The Omaha Fashion Week runway saw a mother-daughter collection, hand-painted fabric from Nepal and a collection of crocheted dresses and vests featuring animal motifs.
The children's clothing show at 8 p.m. Monday kicked off the first night of the sixth and largest Omaha Fashion Week fall show to date. This year, the show moved from Kaneko, at 1111 Jones St., to a huge tent between 10th and 11th Streets on Capitol Avenue.
While the number of seats for spectators stayed the same, the new location afforded the event more space for private cabanas, retail booths, a VIP lounge and a courtyard, said Omaha Fashion Week producer Brook Hudson.
“It just gives us a bigger platform,” she said.
Hollie Hanash, whose bright, ruffled and often intricate dresses have made many appearances at fashion weeks in Omaha, Kansas City, Mo., and Atlanta, opened Monday's show.
Her collection offered kicky dresses, and sweet age-appropriate separates with fun touches like wide ruffles on the hems of cropped pants and a few one-shouldered tops.
She also featured several coordinating mother-daughter looks, in colors like orange, gray and yellow. The best of these, in my opinion: a black-and-white shift dress for mom, with a coordinating loose-fitting, vaguely retro, one-shouldered dress for daughter.
After Hanash's opening, Stacy Sipp showed a collection of easy dresses and separates with fun prints like chevron stripes and polka dots.
Yolanda Diaz sent her models down the runway in casual black, white and pink dresses. They were much less formal and much more wearable for the average little girl than some of Diaz's recent, more-formal collections.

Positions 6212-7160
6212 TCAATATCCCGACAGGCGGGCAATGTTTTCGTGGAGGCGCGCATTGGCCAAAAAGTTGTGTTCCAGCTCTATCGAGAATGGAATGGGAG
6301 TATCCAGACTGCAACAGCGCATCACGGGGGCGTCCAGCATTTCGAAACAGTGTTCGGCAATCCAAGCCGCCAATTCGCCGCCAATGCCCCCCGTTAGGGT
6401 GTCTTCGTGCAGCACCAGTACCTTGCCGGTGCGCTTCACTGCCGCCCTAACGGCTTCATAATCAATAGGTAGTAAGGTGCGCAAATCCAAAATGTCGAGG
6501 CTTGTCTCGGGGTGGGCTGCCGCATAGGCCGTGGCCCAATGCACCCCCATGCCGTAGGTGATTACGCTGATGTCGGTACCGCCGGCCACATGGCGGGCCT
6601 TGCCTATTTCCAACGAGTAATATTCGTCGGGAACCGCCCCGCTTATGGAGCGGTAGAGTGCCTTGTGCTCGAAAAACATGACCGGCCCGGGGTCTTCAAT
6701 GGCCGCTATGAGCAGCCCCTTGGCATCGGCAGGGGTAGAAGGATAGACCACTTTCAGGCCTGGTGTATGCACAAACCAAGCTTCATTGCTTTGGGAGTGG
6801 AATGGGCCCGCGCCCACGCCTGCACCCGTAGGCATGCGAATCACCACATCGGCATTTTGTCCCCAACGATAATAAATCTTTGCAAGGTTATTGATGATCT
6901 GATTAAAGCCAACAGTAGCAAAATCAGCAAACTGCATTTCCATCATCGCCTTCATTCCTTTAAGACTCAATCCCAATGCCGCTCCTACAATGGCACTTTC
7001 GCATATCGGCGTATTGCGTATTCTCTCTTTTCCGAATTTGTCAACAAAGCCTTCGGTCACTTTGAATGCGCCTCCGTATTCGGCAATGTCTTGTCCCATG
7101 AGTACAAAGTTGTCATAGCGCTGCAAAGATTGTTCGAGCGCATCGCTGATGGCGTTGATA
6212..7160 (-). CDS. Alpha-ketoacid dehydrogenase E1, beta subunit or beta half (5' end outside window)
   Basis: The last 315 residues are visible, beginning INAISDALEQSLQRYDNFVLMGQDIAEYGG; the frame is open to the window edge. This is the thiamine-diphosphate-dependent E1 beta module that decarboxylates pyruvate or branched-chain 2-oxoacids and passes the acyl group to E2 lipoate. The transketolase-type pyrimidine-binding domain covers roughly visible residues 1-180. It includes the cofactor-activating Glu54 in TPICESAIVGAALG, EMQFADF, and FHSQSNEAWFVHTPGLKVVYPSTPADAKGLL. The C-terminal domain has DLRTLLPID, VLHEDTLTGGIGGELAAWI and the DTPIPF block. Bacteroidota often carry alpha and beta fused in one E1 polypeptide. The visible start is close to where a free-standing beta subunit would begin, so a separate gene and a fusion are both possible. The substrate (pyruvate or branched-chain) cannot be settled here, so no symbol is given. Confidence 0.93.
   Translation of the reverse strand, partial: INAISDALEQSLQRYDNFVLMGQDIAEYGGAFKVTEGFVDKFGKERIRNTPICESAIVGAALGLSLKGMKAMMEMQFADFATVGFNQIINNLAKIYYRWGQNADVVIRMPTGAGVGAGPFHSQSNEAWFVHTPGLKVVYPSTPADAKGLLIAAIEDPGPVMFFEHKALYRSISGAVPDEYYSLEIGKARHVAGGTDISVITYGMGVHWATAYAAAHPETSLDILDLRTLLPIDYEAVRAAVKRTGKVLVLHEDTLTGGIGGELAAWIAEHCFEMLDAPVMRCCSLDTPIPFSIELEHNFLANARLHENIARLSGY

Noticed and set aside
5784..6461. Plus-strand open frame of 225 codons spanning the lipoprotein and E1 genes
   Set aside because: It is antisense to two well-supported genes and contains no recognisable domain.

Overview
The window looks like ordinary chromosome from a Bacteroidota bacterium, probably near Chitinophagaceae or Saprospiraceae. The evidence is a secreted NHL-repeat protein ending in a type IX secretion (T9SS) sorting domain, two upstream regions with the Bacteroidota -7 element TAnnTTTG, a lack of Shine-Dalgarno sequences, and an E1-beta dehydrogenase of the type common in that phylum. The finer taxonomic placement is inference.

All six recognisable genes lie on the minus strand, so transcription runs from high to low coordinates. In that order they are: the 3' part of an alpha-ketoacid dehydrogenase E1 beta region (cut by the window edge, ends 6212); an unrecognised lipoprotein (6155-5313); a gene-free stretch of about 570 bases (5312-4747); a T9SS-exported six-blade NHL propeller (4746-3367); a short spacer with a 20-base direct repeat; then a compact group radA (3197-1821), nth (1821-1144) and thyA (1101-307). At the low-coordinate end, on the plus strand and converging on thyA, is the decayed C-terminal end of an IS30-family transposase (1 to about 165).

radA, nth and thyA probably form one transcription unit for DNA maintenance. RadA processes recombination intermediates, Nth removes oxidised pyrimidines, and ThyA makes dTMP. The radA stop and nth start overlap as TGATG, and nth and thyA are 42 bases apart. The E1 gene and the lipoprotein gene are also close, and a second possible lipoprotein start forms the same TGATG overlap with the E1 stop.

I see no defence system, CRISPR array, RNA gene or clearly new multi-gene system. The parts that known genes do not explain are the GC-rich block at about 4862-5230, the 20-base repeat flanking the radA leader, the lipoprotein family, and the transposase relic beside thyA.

Aubrey Sookram, another Omaha Fashion Week veteran, incorporated fabric hand-painted by children in Nepal into her playful designs — think bubble skirts, ruffles and tutus. Sookram, who sells her clothing on Etsy and elsewhere, is donating all proceeds from this collection to Tiny Hands International, a charity that aims to keep orphaned children in Nepal off the streets.
But the showstopper Monday night was Susan Ludlow, who has been crocheting for more than 30 years and has a wonderful imagination.
Ludlow showed a collection inspired by animals. The first look she sent down the runway was a simple skirt and crocheted vest. But when the model turned around, the back of the vest revealed the crocheted face of a lion, complete with an impressive, fringed mane.
Little boys modeled crocheted vests adorned with snakes and sharks. One little girl wore a dress with an ocean scene. Another wore a pale pink frock with a full skirt of crocheted feathers; when she turned around, the back revealed a pair of kissing flamingos.
The finale piece was— what else? — a peacock. The entire line was both adorable and extremely impressive and likely one of the most detailed collections to be shown all week.
Monday was the first of six nights of fashion from local and regional designers. Tonight's show, which also will begin at 8, will feature avant-garde collections.
For more information or to buy tickets, visit omahafashionweek.com.